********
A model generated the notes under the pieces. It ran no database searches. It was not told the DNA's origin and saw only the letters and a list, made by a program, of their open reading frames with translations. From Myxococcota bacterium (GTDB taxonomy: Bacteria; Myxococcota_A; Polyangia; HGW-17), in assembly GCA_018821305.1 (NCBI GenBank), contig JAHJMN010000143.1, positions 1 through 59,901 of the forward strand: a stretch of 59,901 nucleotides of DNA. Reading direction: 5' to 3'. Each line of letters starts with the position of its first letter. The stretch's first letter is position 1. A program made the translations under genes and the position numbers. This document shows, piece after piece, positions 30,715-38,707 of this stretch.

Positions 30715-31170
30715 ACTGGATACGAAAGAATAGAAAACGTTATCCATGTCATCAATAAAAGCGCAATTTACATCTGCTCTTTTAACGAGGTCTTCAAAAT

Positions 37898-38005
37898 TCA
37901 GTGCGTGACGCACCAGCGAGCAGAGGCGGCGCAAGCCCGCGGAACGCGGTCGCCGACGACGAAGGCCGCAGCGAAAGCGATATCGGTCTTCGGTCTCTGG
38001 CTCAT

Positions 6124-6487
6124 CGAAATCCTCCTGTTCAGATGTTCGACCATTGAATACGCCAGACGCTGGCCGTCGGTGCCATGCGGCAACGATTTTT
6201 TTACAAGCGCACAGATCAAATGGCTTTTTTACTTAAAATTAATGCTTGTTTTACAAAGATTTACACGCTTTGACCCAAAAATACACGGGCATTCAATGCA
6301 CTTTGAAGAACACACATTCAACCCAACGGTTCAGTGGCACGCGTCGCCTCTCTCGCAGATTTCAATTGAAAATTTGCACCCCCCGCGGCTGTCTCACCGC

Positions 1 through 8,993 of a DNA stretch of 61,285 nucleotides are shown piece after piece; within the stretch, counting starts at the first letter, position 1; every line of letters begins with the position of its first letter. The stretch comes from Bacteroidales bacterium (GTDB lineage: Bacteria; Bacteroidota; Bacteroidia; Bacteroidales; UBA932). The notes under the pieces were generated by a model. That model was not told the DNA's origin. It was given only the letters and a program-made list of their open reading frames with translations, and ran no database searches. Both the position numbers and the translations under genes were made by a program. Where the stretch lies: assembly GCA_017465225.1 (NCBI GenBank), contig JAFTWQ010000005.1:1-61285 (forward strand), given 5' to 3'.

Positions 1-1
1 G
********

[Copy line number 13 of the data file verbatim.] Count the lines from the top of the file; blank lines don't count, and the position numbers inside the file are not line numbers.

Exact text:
Positions 1-1